I’ve been following the progress over the past year of Cambridge Cookery School’s move to new premises and I’m delighted that the café is up and running. It’s a bright and airy space and it’s hard to believe that almost a year ago, it was just the bare bones of the old Rattee & Kett building. It’s located on Harrison Drive, off Hills Road via Homerton College.
When the refurbishment was complete, the café’s adjoining cookery school was up and running right away and I had the pleasure of attending a few classes (I wrote about them here and here). I had a sneak peek of the café back then and I couldn’t wait for it to open. The full potential of the café is still in its infancy as there are two large construction projects going on. Once all of the builds are finished (residences, student accommodations, offices, etc) the café will be in a better position to cater to the people living, studying and working in the area. This includes a mobile coffee van.
The café’s décor, inspired by Scandinavian design, is stunning yet functional (there are power points for laptops and mobiles built into the seating). Bright, bold colours lend a cheerful air to the space.
UPDATE: Tim Allen took the reigns in 2018. It is now known as Tim Allen’s Flitch of Bacon Inn.
The Flitch of Bacon is located in Little Dunmow, a pretty village in the heart of Essex. I’ve been following its progress for quite a while. It’s an exciting new venture by Michelin-starred chef Daniel Clifford of Midsummer House in Cambridge.
We received a warm welcome and I was pleased to see that it wasn’t a snooty gastropub (but let’s not use that word, shall we?). The atmosphere in this beautifully restored pub was friendly and inviting. There is even an informal bar at the front with cosy seating by the fireplace.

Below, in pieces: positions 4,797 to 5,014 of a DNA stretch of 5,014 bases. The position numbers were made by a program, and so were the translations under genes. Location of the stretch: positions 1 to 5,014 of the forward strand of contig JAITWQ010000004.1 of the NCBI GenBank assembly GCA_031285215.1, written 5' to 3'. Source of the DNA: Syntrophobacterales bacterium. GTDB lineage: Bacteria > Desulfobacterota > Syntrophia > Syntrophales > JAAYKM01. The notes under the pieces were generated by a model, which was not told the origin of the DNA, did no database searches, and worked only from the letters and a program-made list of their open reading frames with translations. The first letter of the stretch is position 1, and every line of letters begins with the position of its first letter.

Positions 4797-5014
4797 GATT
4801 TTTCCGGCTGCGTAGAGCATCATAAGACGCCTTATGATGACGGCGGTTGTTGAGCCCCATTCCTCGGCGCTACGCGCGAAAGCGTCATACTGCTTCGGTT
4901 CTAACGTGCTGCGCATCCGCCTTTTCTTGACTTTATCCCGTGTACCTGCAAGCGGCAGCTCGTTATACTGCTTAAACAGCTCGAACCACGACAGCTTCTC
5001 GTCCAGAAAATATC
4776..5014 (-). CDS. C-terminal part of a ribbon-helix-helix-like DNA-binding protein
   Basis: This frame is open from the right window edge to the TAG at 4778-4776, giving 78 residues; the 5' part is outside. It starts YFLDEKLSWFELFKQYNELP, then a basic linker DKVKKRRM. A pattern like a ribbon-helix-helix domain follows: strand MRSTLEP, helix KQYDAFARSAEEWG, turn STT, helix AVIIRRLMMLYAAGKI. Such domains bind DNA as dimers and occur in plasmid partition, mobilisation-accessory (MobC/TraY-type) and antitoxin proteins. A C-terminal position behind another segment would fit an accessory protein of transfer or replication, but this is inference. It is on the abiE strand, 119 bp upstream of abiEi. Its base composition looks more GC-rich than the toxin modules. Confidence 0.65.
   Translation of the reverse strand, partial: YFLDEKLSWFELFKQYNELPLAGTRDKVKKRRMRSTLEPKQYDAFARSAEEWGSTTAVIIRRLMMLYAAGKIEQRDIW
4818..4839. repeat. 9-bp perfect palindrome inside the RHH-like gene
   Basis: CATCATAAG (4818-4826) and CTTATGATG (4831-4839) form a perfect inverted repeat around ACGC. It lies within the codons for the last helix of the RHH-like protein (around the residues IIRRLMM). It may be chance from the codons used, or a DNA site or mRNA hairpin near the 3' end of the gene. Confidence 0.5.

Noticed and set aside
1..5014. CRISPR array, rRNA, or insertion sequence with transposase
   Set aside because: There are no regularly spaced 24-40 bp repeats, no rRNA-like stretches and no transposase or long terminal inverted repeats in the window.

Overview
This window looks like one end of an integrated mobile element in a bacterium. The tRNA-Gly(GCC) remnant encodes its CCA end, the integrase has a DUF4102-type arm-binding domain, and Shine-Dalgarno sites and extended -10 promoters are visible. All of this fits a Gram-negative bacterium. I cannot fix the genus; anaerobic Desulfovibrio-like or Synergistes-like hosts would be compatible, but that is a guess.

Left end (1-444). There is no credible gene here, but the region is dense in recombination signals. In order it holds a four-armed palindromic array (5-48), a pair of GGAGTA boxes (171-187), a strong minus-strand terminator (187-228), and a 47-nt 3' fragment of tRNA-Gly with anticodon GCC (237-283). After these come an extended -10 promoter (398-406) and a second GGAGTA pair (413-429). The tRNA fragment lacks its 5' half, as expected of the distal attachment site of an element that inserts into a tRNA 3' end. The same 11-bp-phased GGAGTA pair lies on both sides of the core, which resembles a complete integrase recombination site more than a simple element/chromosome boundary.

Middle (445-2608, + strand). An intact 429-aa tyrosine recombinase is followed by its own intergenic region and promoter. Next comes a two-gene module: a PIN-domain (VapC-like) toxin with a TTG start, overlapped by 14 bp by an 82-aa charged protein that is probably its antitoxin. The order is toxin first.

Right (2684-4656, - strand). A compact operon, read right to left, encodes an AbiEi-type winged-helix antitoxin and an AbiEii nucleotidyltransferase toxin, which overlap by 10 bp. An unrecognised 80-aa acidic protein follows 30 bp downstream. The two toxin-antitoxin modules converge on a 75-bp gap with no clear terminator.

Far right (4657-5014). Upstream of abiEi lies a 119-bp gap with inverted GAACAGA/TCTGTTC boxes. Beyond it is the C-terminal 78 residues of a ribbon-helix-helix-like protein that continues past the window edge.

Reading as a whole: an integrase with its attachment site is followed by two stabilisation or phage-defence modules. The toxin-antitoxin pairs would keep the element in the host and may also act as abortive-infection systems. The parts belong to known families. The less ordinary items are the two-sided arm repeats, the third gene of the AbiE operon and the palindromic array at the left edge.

I loved the casual yet stylish décor with a mixture of plush seats and wooden chairs. The flowery wallpaper added the perfect contrast and the lighting set a warm and inviting tone to our evening.
A long overdue lunch date with talented Cambridge artist Naomi Davies brought us to Osteria Waggon and Horses in Milton. Naomi had visited before and was keen to go back. She’s a real foodie so I take her recommendations seriously. I was intrigued by the innovative menu at Osteria Waggon and Horses. It’s Italian food with a modern twist, steeped in tradition yet evolving into some exceptional culinary creations.
Osteria Waggon and Horses is a real stand out, not only in Milton. It’s a destination restaurant that’s worth the drive to experience its inventive cuisine.
Their three course set lunch is a bargain at £15, given the complexities of the dishes and quality of the ingredients. Naomi and I are no strangers to Italy. We both speak the language (I’m of Italian heritage and Naomi lived in Italy for a few years). However, we still had to ask for more detailed descriptions of some of the menu items. This isn’t a negative point as Italy’s cuisine varies greatly throughout the regions.
I was honoured to be invited by Cambscuisine to enjoy a meal at their latest venture, The Crown & Punchbowl in Horningsea, Cambridge. Having undergone an extensive refurbishment, it’s another great addition to Cambscuisine’s impressive list of restaurants. I admire how Cambscuisine always get it right in terms of food, service and ambience. I’ve written about some of their other establishments: The Cock in Hemingford Grey (here and here) and SmokeWorks (here).
Photo courtesy of The Crown & Punchbowl
I was impressed as soon as I saw this lovely country pub and restaurant. It’s an old 17th century coaching inn with traditional features such as brick fireplaces and original timber beams. It’s been extended over the years and sympathetically restored.